The other night it finally got cold enough to go out in the tipi and test the new ammo can stove I bought a few weeks ago. If you haven’t read about it yet I reviewed it here and Calamity Jane talked about it here.
Honestly, I had my doubts about how hot it would get, but I’m happy to report that this little stove can really crank out the heat. The tipi does not have a liner and all I was able to do was close the smoke hole most of the way leaving it open just enough for the stove pipe to go through.
There were still a few gaps around the bottom and the wind was blowing at least 25 mph making it very drafty inside and I didn’t think it would really get hot enough to make a difference under those circumstances.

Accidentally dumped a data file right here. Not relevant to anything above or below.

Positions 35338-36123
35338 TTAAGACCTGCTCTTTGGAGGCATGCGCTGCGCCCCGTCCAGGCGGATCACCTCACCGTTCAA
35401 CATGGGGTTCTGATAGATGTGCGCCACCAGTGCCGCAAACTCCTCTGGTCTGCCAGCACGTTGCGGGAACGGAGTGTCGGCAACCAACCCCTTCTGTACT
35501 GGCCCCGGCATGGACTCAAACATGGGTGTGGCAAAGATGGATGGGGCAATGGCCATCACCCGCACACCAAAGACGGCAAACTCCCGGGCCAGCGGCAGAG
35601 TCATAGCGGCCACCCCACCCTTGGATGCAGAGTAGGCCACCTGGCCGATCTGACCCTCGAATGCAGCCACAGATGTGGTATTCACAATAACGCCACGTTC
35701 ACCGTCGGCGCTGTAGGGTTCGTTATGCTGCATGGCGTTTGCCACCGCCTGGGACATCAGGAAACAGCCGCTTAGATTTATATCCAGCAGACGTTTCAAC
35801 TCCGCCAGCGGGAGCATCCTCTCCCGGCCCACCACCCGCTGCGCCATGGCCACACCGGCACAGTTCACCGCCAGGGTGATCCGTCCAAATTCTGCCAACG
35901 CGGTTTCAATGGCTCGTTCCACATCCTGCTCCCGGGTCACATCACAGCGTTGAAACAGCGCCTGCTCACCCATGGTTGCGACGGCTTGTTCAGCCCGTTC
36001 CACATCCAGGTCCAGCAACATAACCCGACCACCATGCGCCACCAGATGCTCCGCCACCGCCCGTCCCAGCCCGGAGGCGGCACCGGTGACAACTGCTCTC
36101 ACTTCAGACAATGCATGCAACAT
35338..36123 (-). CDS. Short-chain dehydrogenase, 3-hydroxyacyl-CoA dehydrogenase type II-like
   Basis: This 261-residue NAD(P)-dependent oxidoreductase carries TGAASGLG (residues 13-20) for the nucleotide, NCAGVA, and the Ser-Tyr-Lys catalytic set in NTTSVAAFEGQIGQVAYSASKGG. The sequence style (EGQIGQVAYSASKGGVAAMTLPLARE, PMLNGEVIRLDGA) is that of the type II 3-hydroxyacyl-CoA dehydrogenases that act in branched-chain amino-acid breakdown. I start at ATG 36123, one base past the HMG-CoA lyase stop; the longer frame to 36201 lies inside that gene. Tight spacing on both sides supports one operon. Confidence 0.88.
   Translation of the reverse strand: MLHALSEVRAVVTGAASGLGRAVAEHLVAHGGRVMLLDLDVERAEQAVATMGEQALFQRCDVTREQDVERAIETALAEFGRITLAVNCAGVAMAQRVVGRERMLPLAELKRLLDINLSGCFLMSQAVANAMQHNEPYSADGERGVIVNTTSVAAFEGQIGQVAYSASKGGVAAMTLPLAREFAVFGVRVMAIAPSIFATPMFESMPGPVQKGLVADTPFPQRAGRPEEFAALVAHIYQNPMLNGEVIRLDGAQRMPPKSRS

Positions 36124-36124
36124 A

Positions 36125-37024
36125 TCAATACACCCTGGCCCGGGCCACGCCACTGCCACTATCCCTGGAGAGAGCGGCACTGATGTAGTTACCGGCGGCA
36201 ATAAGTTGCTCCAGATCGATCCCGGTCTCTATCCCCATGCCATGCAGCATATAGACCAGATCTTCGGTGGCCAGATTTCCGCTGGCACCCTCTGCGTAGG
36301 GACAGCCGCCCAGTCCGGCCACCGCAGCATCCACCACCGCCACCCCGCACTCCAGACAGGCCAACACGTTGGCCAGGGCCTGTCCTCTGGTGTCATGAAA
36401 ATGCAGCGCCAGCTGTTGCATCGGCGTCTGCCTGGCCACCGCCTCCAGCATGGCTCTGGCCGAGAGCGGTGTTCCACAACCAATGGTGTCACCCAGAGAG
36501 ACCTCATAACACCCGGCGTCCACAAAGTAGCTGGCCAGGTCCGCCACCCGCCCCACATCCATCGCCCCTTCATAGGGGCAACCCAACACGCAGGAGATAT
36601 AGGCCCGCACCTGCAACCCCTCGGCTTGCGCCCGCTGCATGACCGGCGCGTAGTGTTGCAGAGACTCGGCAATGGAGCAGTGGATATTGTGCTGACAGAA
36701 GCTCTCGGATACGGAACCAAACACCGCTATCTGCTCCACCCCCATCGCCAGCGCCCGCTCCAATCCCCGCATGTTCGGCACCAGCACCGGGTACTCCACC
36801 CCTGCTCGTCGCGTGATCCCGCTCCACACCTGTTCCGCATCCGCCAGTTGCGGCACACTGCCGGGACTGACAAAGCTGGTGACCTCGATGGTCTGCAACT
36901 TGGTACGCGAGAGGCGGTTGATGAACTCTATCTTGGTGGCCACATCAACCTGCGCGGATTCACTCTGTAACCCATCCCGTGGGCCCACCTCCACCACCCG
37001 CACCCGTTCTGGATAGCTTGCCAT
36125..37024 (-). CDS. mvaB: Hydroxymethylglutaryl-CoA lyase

The first time I did it as per instructions and used hard wood for the fire. I used birch bark to get it going and kept the pieces of hardwood small – about kindling size or a little bigger. I fired it up and sat back to examine my knife while it heated up. (See my cold steel bushman knife post.)
A few nights later my dad and I slept in the tipi and this time there was no wind. I hadn’t cleaned the stove from the prior use because I wanted to put it to the test; to see if it would work under less than ideal conditions. It fired right up and worked like a champ. I used fir to start the fire and ran it that way for about fifteen minutes before switching back to hard wood. Once again it ran beautifully. This time I cranked it up and let it run hot for a few hours. Some of the paint peeled off, which I expected. It doesn’t affect the performance of the stove and I don’t expect my camping gear to be beautiful – just serviceable.
The only beef I had with the stove was the small door handle broke when I used a piece of wood to open it and close it.
The bottom line is that this stove works as advertised and I look forward to taking it out on a cold weather camping trip next winter.